Guidance Print Planning obligations

Planning obligations

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When can planning obligations be sought by the local planning authority?

Planning obligations assist in mitigating the impact of unacceptable development to make it acceptable in planning terms. Planning obligations may only constitute a reason for granting planning permission if they meet the tests that they are necessary to make the development acceptable in planning terms, directly related to the development, and fairly and reasonably related in scale and kind. These tests are set out as statutory tests in the Community Infrastructure Levy Regulations 2010 and as policy tests in the National Planning Policy Framework.

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How do planning obligations relate to other contributions? 

Developers may be asked to provide contributions for infrastructure in several ways. This may be by way of the Community Infrastructure Levy and planning obligations in the form of section 106 agreements and section 278 highway agreements. Developers will  also have to comply with any conditions attached to their planning permission. Local authorities should ensure that the combined total impact of such requests does not threaten the viability of the sites and scale of development identified in the development plan.

Where the levy is in place for an area, charging authorities should work proactively with developers to ensure they are clear about the authorities’ infrastructure needs and what developers will be expected to pay for through which route. There should be not actual or perceived ‘double dipping’ with developers paying twice for the same item of infrastructure.

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Should policy on seeking planning obligations be set out in the development plan?

Policies for seeking planning obligations should be set out in a Local Plan; neighbourhood plan and where applicable in the London Plan to enable fair and open testing of the policy at examination. Supplementary planning documents should not be used to add unnecessarily to the financial burdens on development and should not be used to set rates or charges which have not been established through development plan policy.

Planning obligations assist in mitigating the impact of development which benefits local communities and supports the provision of local infrastructure. Local communities should be involved in the setting of planning obligations policies in a Local Plan; neighbourhood plan and where applicable in the London Plan.

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Does the local planning authority have to justify its requirements for planning obligations?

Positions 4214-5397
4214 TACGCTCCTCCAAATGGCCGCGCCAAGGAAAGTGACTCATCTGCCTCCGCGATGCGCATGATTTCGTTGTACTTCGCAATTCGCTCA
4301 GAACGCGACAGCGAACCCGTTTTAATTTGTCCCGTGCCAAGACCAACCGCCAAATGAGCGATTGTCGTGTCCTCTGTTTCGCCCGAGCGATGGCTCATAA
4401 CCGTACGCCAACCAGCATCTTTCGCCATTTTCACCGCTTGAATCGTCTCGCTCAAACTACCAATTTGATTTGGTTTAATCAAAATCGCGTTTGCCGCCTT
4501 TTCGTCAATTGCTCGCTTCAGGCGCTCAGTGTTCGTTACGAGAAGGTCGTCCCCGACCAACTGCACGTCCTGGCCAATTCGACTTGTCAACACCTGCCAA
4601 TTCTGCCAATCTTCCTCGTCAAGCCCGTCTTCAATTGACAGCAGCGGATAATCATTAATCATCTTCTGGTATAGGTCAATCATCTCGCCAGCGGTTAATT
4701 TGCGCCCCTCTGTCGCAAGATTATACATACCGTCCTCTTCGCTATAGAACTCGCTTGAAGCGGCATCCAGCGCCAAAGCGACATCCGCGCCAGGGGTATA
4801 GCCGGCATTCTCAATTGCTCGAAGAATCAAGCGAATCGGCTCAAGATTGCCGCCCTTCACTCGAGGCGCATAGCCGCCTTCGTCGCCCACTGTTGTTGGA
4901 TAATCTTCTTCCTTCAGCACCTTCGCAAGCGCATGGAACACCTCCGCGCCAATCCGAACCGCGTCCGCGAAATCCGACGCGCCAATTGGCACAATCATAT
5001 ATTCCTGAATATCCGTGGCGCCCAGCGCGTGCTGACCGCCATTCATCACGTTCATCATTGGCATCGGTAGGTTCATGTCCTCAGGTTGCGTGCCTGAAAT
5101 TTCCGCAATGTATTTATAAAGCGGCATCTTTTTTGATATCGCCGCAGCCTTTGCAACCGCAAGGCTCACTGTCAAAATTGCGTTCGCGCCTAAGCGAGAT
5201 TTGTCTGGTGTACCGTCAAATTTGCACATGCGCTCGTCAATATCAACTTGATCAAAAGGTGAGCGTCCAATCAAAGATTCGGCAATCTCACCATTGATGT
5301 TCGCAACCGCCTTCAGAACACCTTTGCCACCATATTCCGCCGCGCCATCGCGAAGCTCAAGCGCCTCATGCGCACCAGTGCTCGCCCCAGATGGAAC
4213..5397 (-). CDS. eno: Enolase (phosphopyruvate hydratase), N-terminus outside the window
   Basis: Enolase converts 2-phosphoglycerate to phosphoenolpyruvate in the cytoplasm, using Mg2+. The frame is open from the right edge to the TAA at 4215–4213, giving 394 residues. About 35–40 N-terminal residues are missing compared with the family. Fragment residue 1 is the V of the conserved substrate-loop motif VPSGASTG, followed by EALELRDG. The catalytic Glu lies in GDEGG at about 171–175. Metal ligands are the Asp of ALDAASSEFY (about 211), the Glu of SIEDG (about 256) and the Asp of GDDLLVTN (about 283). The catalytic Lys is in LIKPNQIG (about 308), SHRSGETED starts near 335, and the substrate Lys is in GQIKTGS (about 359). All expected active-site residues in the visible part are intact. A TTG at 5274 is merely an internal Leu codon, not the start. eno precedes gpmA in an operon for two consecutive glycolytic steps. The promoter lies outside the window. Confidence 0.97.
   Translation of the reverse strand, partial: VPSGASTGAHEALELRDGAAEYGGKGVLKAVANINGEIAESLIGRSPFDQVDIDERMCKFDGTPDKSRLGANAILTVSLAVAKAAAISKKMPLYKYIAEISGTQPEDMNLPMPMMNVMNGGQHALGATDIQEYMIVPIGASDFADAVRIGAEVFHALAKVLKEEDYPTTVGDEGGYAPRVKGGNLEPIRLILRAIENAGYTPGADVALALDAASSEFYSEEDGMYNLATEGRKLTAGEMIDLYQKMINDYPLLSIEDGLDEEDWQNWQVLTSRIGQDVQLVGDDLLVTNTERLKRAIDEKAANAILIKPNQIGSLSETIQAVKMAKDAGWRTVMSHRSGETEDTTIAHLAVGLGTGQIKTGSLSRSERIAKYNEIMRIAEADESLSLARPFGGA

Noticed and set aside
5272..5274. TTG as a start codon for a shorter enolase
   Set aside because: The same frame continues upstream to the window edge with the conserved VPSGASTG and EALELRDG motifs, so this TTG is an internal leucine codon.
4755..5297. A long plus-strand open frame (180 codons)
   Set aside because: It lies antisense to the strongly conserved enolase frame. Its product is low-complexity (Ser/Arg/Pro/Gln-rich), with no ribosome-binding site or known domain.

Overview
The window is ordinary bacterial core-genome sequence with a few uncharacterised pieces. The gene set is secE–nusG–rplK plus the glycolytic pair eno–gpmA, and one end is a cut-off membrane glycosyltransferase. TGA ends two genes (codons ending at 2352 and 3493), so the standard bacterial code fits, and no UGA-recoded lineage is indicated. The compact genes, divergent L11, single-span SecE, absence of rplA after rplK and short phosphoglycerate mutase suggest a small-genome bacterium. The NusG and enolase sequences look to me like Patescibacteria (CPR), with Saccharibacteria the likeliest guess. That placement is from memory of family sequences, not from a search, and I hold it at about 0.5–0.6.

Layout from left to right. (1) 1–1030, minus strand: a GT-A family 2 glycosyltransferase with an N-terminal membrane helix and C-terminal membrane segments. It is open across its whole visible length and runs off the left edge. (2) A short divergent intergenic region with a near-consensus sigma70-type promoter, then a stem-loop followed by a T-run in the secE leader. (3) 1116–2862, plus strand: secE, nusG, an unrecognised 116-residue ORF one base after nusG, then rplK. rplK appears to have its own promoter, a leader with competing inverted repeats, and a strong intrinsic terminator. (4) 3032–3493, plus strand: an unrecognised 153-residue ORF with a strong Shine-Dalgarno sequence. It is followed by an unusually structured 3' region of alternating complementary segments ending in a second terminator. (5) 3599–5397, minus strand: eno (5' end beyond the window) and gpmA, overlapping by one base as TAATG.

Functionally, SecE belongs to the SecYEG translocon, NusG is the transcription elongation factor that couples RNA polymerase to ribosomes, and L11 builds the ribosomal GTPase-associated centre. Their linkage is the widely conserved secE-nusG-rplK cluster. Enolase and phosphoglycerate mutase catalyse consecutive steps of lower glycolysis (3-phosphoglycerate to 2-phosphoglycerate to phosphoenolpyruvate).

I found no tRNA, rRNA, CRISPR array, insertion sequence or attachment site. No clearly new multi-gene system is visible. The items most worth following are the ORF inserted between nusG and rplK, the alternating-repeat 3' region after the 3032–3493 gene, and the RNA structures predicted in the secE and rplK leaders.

In all cases, including where tariff style charges are sought, the local planning authority must ensure that the obligation meets the relevant tests for planning obligations in that they are necessary to make the development acceptable in planning terms, directly related to the development, and fairly and reasonably related in scale and kind.

Planning obligations should not be sought where they are clearly not necessary to make the development acceptable in planning terms.

Planning obligations must be fully justified and evidenced. Where affordable housing contributions are being sought, planning obligations should not prevent development from going forward.

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Can planning obligations be required for permitted development?

By its nature permitted development should already be generally acceptable in planning terms and therefore planning obligations would ordinarily not be necessary. Any planning obligations entered into should be limited only to matters requiring prior approval and should not, for instance, seek contributions for affordable housing.

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Are planning obligations negotiable?

Obligations should only be sought where they are necessary to make the development acceptable in planning terms. Where they provide essential site specific items to mitigate the impact of the development, such as a necessary road improvement, there may only be limited opportunity to negotiate. Where local planning authorities are requiring affordable housing obligations or tariff style contributions to infrastructure, they should be flexible in their requirements. Their policy should be clear that such planning obligations will take into account specific site circumstances.